Chipping away at the ice – expanding your living expenses allowance during a freezing order

We understand that high-net-worth individuals have a certain quality of life. Being on the wrong end of a ‘without notice’ freezing order is likely to be unconducive to the upkeep of that lifestyle. You will, with immediate effect, no longer have unfettered access to your assets, whether liquid or illiquid. An exception for ‘ordinary living expenses’ each week is likely to have been made; however, this will often be dwarfed by your actual weekly expenses. Fortunately, there is scope to vary the terms of an order to provide you with a living expenses allowance which properly reflects your lifestyle.

The order

Freezing orders are granted to applicants who are able to meet certain requirements, and prevent a respondent from dealing with its assets in order to preserve those assets in the event that the applicant wins in its dispute with the respondent.

Most commonly a freezing order will be sought against you at a hearing without you present (known as an ex parte, or ‘without notice’ hearing). The applicant will ask the court to make the order against you in the form it suggests. The standard form of freezing order does allow for ordinary living expenses; however, it will be the applicant that suggests to the Court the amount to be granted per week, at least in the first instance.

Optional wording may be sought which will require you to notify the applicant or their lawyers where (which account, for example) you intend to take money from before you spend it on your ordinary living expenses (although the Court encourages applicants to only include that wording where it is really necessary). Experience indicates that this further notification requirement can cause a lot of unwanted hassle and delay.

Once a freezing order is put in place by the Court, without your knowledge and input, it must then be served on you. A date will likely have been set for the parties to return to Court together. It will be on that occasion that you are able to argue, amongst other things, that you require more for living expenses.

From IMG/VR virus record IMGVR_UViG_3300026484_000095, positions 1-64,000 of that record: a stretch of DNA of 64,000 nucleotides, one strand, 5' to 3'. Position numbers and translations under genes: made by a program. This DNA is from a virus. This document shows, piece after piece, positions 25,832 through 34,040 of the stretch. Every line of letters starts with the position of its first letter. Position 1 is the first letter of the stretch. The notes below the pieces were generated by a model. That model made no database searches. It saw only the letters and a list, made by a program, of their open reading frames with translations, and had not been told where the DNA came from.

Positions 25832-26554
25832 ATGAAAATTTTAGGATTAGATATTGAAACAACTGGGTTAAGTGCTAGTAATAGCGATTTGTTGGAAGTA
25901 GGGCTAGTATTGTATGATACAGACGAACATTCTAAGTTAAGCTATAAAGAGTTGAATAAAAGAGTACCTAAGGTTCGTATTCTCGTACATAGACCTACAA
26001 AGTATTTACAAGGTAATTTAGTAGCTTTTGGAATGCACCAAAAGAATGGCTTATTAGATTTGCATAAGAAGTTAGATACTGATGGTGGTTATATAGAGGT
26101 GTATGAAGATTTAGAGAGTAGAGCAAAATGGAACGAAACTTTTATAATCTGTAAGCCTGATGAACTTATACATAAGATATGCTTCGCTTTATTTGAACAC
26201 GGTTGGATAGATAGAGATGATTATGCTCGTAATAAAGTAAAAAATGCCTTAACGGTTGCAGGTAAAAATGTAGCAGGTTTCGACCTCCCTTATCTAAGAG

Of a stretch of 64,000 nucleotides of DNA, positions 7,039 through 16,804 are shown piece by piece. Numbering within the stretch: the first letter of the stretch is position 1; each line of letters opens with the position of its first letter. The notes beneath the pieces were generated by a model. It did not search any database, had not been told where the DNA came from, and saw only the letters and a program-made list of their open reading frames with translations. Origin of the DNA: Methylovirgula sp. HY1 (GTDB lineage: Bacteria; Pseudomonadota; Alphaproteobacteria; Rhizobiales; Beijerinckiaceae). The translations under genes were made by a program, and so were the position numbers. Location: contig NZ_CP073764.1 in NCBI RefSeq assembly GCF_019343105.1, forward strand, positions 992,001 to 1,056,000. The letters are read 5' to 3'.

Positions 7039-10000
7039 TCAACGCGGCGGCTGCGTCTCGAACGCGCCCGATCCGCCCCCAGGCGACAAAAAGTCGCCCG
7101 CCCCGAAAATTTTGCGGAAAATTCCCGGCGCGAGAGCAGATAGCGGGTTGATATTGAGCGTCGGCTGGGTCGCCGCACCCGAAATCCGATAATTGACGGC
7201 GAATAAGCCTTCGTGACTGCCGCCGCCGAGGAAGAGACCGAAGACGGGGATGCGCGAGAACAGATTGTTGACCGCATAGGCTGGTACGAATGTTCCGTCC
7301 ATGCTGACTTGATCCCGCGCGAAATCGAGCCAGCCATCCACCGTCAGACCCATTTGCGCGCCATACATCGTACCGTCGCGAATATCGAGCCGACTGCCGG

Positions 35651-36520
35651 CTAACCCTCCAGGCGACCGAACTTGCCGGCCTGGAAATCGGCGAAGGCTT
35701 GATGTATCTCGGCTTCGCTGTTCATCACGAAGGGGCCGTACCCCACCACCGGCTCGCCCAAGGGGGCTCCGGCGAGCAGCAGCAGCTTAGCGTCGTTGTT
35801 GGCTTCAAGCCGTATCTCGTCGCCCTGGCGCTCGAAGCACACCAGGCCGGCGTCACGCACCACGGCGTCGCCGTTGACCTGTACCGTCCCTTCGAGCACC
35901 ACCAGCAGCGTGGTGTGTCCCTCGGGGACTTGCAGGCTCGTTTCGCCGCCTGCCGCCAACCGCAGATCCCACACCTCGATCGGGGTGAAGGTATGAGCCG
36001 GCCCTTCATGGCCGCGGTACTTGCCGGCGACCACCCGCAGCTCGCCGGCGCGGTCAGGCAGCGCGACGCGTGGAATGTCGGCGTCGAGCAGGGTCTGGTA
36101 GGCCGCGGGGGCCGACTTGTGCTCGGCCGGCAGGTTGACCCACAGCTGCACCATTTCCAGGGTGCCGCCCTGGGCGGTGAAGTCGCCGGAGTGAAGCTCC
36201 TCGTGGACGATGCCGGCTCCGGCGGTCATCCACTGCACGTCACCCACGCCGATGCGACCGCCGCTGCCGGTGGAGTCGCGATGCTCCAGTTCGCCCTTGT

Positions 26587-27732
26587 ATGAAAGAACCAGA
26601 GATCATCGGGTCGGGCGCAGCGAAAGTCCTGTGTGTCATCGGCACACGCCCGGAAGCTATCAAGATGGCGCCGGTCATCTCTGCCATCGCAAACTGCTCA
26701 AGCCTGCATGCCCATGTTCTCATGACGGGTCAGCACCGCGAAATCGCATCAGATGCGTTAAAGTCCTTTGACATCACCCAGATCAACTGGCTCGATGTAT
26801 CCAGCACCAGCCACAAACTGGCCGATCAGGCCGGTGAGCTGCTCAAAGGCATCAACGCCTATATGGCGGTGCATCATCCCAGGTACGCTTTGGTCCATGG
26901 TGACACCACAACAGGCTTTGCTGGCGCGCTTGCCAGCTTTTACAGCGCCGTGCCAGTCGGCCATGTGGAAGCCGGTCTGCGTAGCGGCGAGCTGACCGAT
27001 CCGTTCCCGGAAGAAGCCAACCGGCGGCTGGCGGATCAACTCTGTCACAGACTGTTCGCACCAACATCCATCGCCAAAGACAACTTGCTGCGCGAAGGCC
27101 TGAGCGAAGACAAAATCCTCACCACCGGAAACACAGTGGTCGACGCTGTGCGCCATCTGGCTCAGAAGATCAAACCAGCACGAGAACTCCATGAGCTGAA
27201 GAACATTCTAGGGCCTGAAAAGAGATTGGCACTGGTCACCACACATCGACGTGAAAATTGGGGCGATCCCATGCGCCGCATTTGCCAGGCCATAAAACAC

The purpose

A freezing order is not meant to go further than is necessary to prevent the dissipation of assets. It is widely accepted that a freezing order is also not meant to provide security to an applicant for the amount they are claiming from the respondent, nor should it (before judgment) restrain you from living your life in the same manner as you did prior to the order.

The result

The burden will be on you and your legal representatives who will, having been instructed upon receipt of the freezing order, need to prove that a variation would be just in the circumstances. The Court will take the lifestyle of an individual into account when deciding on the proper level of living expenses to be granted. In one case a Judge commented that living expenses should not enable, for example, the purchase of a Rolls-Royce. While you should only be allowed enough to cover ordinary expenses, it may well be that your lifestyle is such that significant funds should, in fact, be released. Your solicitors will work with you to understand in detail what your recent expenses have been, in order to identify the appropriate sum to ask for, and to be able to justify that sum to the Court. So, for example, expenses which might be considered could include: regular payments to dependent family members, maintenance of properties, staff costs, medical (and possibly even some cosmetic) procedures, as well as more conventional everyday costs.

So, while you may not be able to purchase a Rolls, all hope is not lost.

Sophie Adams is an associate in Grosvenor Law’s commercial litigation team, where she advises on complex, large scale litigation often involving matters where injunctive relief has been sought.